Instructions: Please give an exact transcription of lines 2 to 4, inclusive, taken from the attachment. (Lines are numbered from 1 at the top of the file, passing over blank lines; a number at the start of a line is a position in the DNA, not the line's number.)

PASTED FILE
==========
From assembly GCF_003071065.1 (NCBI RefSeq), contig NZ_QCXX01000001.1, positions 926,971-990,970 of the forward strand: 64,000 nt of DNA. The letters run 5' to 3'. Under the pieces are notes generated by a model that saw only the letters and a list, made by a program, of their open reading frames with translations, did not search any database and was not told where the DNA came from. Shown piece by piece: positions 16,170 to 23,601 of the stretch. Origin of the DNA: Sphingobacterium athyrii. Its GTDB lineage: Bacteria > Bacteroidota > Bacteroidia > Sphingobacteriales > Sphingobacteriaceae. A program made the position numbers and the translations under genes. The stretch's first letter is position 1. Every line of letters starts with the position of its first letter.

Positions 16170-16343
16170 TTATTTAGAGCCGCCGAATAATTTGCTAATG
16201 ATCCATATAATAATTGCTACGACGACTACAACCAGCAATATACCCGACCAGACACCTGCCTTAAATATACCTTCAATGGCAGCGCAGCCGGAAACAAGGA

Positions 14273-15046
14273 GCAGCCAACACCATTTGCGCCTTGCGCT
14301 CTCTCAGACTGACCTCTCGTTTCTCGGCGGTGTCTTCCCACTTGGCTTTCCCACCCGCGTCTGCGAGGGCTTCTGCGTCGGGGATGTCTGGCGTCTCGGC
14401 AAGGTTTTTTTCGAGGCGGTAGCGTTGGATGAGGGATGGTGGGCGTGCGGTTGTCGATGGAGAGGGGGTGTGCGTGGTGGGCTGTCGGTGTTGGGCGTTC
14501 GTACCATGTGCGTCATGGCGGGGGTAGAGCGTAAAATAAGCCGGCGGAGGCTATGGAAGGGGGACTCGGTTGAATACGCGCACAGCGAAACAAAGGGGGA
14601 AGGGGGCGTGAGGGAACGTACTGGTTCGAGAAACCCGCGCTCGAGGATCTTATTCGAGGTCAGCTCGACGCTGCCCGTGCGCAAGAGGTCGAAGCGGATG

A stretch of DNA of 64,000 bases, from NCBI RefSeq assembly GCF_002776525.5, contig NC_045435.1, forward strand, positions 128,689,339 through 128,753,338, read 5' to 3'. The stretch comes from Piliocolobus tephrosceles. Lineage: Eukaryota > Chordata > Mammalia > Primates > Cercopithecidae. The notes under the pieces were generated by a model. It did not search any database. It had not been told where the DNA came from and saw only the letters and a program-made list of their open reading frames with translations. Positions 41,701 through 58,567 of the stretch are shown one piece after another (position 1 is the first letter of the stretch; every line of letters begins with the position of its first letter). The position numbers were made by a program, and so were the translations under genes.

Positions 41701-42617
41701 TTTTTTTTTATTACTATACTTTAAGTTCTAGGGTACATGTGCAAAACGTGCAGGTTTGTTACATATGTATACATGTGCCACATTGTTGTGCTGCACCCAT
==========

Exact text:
Positions 16170-16343
16170 TTATTTAGAGCCGCCGAATAATTTGCTAATG
16201 ATCCATATAATAATTGCTACGACGACTACAACCAGCAATATACCCGACCAGACACCTGCCTTAAATATACCTTCAATGGCAGCGCAGCCGGAAACAAGGA